In the Cinema Quiz, the team comprising of Tushar Anand and Amit Sinha secured the first position. Ankur Agraj and Priyam’s team came second by a close margin while the team consisting of Amlan Sarkar and Shatabdi Singh bagged the third position.

The Folk Dance Competition was organised by Mridang, the folk dance society of Miranda House. Nrityakriti from Maitreyi College achieved the first prize while Annhad from Daulat Ram College and Etram from Sri Guru Tegh Bahadur Khalsa College shared the second prize.

In Sangam, the Indian Music Competition organised by Geetanjali, the Indian Music Society of MH, the first rank went to Alaap of Sri Venkateswara College, whereas the 2nd position was jointly shared by Alankar of Hindu College and Alahyaa of Daulat Ram College.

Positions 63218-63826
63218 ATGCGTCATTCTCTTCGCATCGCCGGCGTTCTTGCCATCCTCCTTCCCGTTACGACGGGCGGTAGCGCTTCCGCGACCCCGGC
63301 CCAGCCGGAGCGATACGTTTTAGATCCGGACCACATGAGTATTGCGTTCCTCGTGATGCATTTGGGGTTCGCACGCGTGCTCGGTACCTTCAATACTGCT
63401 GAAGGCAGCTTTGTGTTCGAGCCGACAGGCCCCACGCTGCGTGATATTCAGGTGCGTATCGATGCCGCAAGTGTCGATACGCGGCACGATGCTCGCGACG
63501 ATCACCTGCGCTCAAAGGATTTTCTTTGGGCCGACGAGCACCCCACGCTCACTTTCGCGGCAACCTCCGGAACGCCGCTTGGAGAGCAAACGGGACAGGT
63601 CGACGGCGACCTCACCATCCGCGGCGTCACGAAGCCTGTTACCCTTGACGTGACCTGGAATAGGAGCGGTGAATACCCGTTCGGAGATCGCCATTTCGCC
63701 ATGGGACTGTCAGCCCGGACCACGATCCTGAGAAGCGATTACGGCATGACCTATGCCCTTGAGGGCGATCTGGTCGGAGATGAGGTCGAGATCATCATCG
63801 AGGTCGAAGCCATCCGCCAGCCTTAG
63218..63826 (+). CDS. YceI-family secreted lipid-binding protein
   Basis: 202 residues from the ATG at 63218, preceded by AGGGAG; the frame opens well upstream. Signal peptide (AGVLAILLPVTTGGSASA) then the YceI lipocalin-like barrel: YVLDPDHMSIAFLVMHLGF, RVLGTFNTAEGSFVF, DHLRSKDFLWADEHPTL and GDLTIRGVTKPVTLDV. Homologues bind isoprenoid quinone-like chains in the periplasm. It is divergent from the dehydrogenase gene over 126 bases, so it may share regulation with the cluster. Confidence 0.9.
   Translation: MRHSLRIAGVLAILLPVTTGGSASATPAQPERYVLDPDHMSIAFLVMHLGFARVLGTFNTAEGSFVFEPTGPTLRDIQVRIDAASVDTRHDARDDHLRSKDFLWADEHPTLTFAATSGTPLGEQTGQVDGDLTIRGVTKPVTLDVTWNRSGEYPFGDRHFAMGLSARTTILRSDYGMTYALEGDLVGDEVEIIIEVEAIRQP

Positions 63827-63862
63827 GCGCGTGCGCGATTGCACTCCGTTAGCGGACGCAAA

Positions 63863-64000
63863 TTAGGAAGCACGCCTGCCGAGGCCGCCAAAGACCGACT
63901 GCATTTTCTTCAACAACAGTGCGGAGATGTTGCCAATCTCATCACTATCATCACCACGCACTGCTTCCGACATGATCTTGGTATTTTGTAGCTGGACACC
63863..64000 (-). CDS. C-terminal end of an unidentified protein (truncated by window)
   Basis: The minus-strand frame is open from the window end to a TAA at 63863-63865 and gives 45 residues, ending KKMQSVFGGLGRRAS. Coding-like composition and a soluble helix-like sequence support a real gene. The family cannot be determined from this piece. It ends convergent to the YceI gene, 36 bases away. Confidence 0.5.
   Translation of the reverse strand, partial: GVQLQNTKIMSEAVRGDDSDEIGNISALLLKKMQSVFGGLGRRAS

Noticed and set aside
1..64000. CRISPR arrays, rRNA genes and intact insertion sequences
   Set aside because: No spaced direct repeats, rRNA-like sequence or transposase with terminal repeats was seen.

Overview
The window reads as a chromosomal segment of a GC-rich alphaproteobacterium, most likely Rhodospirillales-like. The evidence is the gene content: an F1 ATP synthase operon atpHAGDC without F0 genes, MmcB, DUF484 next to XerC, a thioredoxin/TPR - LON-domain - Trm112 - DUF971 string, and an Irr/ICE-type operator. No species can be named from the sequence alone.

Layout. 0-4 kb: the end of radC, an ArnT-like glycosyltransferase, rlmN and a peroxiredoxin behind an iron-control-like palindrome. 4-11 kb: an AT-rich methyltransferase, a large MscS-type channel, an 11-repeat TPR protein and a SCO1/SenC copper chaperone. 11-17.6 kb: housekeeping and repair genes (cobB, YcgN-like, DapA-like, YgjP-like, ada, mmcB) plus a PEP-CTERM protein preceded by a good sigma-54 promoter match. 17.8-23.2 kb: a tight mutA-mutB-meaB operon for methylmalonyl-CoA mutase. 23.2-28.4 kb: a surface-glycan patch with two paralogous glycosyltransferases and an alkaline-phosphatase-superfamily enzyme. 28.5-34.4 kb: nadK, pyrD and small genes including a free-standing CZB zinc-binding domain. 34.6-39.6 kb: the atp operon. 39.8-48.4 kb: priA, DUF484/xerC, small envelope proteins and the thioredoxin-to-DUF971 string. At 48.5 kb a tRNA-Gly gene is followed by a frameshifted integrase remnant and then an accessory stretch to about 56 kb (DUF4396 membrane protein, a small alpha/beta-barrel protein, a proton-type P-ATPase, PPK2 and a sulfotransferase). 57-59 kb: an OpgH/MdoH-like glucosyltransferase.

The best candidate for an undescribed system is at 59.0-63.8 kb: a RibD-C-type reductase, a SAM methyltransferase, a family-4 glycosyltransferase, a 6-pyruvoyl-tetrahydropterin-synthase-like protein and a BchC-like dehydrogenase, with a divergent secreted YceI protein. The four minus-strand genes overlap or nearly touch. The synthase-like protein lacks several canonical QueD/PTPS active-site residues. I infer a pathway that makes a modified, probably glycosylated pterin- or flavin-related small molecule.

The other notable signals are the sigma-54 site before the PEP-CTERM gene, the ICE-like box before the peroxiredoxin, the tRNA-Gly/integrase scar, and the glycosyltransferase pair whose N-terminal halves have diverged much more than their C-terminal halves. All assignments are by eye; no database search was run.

Swaranjali, the Music Society of Hansraj College bagged the third place.

Tempest 2018 Day 1 drew curtains on a high note with an electrifying performance by the band Parashara, that enthralled the audience with songs like “Fitoor”, “Rock On”, and “Dil Se”.

Feature Image Credits: Akarsh Mathur

Vaibhavi Sharma Pathak
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Niharika Dabral
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Bhavya Banerjee